Say good-bye to real estate VPs, SVPs and EVPs?

The New York Department of State says in a stunning opinion letter distributed Monday by the Real Estate Board of New York (REBNY) that many of us real estate salespersons and associate real estate brokers, including me, are violating the law.

Associate Attorney Whitney A. Clark states in the letter that those of us who adopt or receive corporate titles such as vice president on upward are in violation of the real property law if we are not actually officers of the corporation — for example, any incorporated brokerage.

In the one-and-a-half-page missive, which amounts to a bombshell, Clark declared: Continue reading

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Out and About: Desperate measures warranted?

Truncated living room in an Upper West Side studio apartment.

Truncated living room in an Upper West Side studio apartment.

Given the cost of residential real estate in Manhattan, nothing could be more understandable than buyers’ willingness to match the imperfect co-op or condo that they decide to purchase with the amount of money they can afford.

Consequently, many folks in search of a new home readily accept the necessity of turning a two-bedroom apartment into a three-bedroom unit, an alcove studio into a one-bedroom home.

But they invariably pay a price both in aesthetics and, paradoxically, flexibility.  Gone the dining area, the well-placed window in the living room, the airy ambiance.

So it is with Continue reading

Weekly Roundup: Hamptons, celebs, new-home sales, lower interest rates, auction spat, Baby Boomers, marble stains, housing’s headwinds

Court approves of class action lawsuits by tenants claiming rent overcharges when apartments illegally deregulated

Study: Living in New York actually relative bargain for the wealthy

Hudson Yards finally on track

Regret may define things you might do within your four walls

For politicians, finding a rental apartment differs from searches the mere mortals endure

Sandy deals lingering blow to Hamptons residential prices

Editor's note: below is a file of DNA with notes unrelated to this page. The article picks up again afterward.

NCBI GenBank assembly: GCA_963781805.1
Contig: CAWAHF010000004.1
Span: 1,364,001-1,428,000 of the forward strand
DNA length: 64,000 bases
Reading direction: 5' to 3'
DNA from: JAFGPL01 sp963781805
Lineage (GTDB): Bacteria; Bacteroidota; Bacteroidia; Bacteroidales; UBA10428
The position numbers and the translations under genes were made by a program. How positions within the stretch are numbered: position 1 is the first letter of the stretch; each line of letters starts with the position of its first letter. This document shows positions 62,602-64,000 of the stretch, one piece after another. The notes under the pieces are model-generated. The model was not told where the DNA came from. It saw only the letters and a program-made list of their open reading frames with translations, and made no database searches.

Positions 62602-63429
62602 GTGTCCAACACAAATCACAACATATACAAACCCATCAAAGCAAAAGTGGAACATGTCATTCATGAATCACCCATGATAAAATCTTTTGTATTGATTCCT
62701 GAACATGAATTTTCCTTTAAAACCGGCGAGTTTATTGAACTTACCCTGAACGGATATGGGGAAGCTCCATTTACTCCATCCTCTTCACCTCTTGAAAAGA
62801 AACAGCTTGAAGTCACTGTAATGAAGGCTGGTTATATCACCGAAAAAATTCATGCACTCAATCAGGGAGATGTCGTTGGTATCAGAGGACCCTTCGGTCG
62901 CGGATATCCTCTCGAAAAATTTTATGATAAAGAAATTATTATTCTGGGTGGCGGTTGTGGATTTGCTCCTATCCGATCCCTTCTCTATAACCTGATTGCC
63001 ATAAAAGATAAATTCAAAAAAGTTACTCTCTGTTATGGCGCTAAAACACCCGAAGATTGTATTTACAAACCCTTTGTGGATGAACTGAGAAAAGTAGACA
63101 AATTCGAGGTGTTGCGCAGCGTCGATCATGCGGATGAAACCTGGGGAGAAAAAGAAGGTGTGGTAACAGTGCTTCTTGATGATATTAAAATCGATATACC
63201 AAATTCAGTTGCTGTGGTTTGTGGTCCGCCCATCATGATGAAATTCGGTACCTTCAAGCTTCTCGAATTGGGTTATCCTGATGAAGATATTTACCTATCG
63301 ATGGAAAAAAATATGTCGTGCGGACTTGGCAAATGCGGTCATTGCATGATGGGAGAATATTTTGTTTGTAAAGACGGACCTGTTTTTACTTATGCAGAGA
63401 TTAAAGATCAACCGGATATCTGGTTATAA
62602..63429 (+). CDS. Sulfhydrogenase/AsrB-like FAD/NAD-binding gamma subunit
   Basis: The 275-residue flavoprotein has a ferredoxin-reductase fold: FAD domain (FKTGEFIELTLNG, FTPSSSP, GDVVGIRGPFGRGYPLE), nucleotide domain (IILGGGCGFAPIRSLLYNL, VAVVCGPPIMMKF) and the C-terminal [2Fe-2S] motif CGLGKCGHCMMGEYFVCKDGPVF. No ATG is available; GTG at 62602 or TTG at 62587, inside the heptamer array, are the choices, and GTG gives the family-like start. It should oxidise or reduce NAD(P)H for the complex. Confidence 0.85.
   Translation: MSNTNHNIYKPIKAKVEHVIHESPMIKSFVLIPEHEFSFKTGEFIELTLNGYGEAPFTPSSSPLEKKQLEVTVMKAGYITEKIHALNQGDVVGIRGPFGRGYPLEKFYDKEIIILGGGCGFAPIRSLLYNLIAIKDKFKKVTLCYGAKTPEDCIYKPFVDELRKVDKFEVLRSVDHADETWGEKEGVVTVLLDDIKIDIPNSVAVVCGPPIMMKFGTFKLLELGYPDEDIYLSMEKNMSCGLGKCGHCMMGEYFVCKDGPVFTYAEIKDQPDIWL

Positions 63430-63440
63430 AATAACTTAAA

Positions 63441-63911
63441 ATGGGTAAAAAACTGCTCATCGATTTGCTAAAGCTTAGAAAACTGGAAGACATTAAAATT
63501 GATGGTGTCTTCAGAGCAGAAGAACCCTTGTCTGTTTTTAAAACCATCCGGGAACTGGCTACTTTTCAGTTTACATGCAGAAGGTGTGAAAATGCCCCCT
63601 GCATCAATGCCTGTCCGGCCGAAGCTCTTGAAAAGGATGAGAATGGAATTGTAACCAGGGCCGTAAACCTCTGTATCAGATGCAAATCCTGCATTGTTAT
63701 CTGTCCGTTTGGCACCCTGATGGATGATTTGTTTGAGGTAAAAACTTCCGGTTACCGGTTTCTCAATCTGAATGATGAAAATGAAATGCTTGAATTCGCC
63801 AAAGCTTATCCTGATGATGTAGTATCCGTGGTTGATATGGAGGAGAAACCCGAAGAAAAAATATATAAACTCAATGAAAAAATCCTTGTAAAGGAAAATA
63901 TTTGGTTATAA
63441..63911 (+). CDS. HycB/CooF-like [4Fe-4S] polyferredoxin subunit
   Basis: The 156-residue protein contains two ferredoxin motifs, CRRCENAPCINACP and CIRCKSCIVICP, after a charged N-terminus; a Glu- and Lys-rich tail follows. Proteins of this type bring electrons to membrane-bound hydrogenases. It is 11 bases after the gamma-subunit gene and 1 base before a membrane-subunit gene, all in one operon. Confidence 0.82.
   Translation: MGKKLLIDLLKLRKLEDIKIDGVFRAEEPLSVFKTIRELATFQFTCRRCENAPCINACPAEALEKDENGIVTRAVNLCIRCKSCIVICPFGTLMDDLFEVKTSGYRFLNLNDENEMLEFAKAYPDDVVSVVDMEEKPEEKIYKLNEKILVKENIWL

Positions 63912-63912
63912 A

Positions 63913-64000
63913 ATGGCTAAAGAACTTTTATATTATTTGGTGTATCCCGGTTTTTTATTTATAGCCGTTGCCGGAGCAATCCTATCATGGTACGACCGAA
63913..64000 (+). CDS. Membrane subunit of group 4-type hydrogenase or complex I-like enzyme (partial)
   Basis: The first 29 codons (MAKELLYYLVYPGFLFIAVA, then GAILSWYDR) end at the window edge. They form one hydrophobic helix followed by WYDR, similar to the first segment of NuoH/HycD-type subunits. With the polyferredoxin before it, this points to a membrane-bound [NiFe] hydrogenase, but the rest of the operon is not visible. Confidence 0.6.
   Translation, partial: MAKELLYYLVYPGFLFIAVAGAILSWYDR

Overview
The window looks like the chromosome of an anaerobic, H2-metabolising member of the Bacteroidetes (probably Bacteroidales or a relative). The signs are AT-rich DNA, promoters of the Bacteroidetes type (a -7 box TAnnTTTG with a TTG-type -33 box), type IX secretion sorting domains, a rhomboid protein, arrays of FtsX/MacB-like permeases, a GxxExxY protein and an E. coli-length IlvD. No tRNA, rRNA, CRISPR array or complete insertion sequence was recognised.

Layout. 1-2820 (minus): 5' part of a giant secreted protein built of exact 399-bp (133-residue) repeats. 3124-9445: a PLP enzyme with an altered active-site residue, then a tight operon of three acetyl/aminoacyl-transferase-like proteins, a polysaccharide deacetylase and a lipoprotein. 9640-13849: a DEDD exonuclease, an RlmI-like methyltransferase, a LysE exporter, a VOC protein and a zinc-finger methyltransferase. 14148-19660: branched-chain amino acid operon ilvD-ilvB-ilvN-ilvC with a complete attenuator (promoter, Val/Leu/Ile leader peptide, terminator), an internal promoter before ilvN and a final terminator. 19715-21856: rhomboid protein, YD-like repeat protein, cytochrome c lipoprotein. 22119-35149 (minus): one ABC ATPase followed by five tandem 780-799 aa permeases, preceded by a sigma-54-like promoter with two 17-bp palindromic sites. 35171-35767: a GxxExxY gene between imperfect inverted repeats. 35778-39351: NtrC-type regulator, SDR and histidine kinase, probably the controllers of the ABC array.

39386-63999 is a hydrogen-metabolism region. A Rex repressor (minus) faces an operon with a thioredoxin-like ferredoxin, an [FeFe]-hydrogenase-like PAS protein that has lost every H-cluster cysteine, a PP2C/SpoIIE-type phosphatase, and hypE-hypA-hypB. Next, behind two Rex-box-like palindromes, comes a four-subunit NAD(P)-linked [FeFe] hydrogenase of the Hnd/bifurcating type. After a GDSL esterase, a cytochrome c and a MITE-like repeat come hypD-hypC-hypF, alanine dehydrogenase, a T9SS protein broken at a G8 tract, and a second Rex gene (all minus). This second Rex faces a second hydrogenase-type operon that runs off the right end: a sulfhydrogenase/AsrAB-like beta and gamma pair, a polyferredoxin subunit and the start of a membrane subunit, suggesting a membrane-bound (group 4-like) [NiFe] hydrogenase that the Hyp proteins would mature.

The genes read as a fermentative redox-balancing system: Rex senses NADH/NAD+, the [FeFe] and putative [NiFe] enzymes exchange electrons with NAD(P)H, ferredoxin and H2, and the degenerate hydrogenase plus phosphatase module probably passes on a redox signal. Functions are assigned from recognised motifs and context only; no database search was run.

Upper East Side developers scramble to convert projects as luxury market rebounds

Details of navigating schools choice provided by BrickUnderground

Council hearing on Fair Cooperative Procedure Law is set for April 30

Outdoor space on ground floor is expensive, but higher up more so for good reasons

Relationships sour between landlords and tenants of Dumbo lofts in converted factories

Q1 sales in the Hamptons 29.4 percent lower than same time last year

It’s time for spring house, garden tours

Interior designer with TV show finally Continue reading

I told my buyers not to trust me unreservedly

If love is blind, trust should not be too.

It was time for my buyers to consider how much the essential renovations would run them in the event they wanted to make an offer for a two-bedroom apartment on the Upper West Side.

They asked in an e-mail what I thought the project might cost.  Herewith my response: Continue reading

Condo linked to money laundering is auctioned

Stella Tsang (left), her husband center and auctioneer Mike Lewis.

Stella Tsang (left), her husband center and auctioneer Mike Lewis going over contract.

A Long Island woman who gave her name as Stella Tsang was the winning bidder at today’s auction of a Chelsea condo that the U.S. Treasury Department seized after a former president of Taiwan pleaded guilty to money laundering.

Her final Continue reading

Agents don’t sell homes. Buyers do it themselves.

Bill Gassett

In no uncertain terms, Massachusetts real estate agent Bill Gassett declares in a post he wrote that “accompanied real estate showings do not sell homes.”

I am inclined to agree with him about the practice, in which the listing agent requires her or his presence when a buyer’s broker shows a property.  Says Gassett:

There is a long standing misconception amongst some people that Realtors “sell homes”. It may come as a surprise but Continue reading

Out and About: What is the color of money?

View through kitchen into living room.

View through kitchen into living room of Upper West Side condo.

Conventional wisdom has it that vivid colors can be an overwhelming obstacle to the sale of a residential property that is on the market.

Mostly the notion seems to hold true.  It is difficult, the argument goes, for prospective buyers to imagine themselves in a home that speaks too loudly of its sellers.

In fact, I recall one client of mine who rejected a house in suburban Washington, D.C. — solely, she said — because she hated the wall covering in the living room.  That sort of reaction happens more often than you might imagine.

But the well renovated apartment pictured here may defy the advice to tone down an apartment’s personality as expressed by bright colors.

Although I cannot imagine myself living with the palette chosen by the condo’s residents, I did find the place to be Continue reading